To report SUSPECTED ADVERSE REACTIONS, contact Casper Pharma LLC at 1-844-5-CASPER (1-844-522-7737) or FDA at 1-800-FDA-1088 or www.fda.gov/medwatch.

Most Common Reactions* Probably Causally Related:

  • Gastrointestinal: Diarrhea, nausea, alkaline phosphataseincrease, SGOT/SGPT increase.
  • Metabolic and Nutritional: Acute attacks of gout.
  • Skin and Appendages: Rash, maculopapular rash.

*Early clinical studies and incidence rates  from early clinical experience  with ZYLOPRIM suggested that these adverse reactions were found to occur at a rate of greater than 1%. The most frequent event observed was acute attacks of gout following the initiation of therapy. Analyses of current usage suggest that the incidence of these adverse reactions is now less than 1%. The explanation for this decrease has not been determined, but it may be due to following recommended usage (see ADVERSE REACTIONSintroduction, INDICATIONS AND USAGE, PRECAUTIONS, and DOSAGE AND ADMINISTRATION).

Incidence Less Than 1% Probably Causally Related:

  • Body As a Whole: Ecchymosis, fever, headache.
  • Cardiovascular: Necrotizing angiitis, vasculitis.
  • Gastrointestinal: Hepatic necrosis, granulomatous hepatitis, hepatomegaly, hyperbilirubinemia, cholestatic jaundice, vomiting, intermittent abdominal pain, gastritis, dyspepsia.
  • Hemic and Lymphatic: Thrombocytopenia, eosinophilia, leukocytosis, leukopenia.
  • Musculoskeletal: Myopathy, arthralgias.
  • Nervous: Peripheral neuropathy, neuritis, paresthesia, somnolence.
  • Respiratory: Epistaxis.
  • Skin and Appendages: Erythema multiforme exudativum (Stevens-Johnson syndrome), toxic epidermal necrolysis (Lyell's syndrome), hypersensitivity vasculitis, purpura, vesicular bullous dermatitis, exfoliative dermatitis, eczematoid dermatitis, pruritus, urticaria, alopecia, onycholysis, lichen planus.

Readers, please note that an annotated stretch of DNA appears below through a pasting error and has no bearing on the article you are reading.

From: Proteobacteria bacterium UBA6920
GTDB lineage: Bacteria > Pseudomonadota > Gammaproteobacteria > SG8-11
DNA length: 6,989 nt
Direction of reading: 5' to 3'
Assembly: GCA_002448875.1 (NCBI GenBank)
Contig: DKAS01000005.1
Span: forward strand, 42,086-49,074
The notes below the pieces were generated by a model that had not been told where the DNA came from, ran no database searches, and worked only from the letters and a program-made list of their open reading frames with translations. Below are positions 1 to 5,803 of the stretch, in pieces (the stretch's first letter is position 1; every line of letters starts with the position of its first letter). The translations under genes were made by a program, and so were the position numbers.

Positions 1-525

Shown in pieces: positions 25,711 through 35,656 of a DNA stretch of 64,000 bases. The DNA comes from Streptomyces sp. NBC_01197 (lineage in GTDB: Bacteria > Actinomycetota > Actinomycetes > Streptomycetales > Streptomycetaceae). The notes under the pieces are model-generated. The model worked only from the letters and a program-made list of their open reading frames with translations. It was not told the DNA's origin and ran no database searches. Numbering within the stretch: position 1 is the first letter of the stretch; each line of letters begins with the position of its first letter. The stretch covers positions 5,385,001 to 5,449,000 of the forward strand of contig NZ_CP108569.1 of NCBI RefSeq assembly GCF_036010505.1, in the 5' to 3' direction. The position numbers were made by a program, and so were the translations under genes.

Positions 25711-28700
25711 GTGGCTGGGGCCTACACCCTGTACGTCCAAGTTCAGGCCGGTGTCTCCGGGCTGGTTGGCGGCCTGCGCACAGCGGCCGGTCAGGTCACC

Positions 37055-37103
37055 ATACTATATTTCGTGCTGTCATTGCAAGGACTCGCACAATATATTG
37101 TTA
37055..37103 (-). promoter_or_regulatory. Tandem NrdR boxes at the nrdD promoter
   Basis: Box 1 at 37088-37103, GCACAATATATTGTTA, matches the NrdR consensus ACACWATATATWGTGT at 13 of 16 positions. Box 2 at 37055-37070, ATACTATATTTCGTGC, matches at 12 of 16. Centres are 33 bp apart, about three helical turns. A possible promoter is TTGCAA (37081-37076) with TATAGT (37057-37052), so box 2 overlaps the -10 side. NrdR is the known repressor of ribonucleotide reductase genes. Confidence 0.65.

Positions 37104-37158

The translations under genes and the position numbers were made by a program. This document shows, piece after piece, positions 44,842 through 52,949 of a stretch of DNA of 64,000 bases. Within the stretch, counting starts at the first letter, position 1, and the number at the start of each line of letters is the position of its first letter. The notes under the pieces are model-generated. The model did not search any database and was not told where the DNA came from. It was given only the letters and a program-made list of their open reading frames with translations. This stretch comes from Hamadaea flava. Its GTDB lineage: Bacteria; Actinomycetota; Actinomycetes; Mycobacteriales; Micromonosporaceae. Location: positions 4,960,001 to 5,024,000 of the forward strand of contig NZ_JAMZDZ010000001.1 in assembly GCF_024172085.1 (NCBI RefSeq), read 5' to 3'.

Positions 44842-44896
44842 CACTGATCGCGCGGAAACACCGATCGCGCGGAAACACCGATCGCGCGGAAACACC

• Special Senses: Taste loss/perversion.
  • Urogenital: Renal  failure, uremia  (see PRECAUTIONS).

Incidence  Less  Than 1%  Causal Relationship Unknown:

  • Body As a Whole: Malaise.
  • Cardiovascular: Pericarditis, peripheral vascular disease, thrombophlebitis, bradycardia, vasodilation.
  • Endocrine: Infertility (male), hypercalcemia, gynecomastia (male).
  • Gastrointestinal: Hemorrhagic pancreatitis, gastrointestinal bleeding, stomatitis, salivary gland swelling, hyperlipidemia, tongue edema, anorexia.
  • Hemic and Lymphatic: Aplastic anemia, agranulocytosis, eosinophilic fibrohistiocytic lesion of bone marrow, pancytopenia, prothrombin decrease, anemia, hemolytic anemia, reticulocytosis, lymphadenopathy, lymphocytosis.
  • Musculoskeletal: Myalgia.
  • Nervous: Optic neuritis, confusion, dizziness, vertigo, foot drop, decrease in libido, depression, amnesia, tinnitus, asthenia, insomnia.
  • Respiratory: Bronchospasm, asthma, pharyngitis, rhinitis.
  • Skin and Appendages: Furunculosis, facial edema, sweating, skin edema.
  • Special Senses: Cataracts, macular retinitis, iritis, conjunctivitis, amblyopia.
  • Urogenital: Nephritis, impotence, primary hematuria, albuminuria.


Massive overdosing or acute poisoning by ZYLOPRIM has not been reported.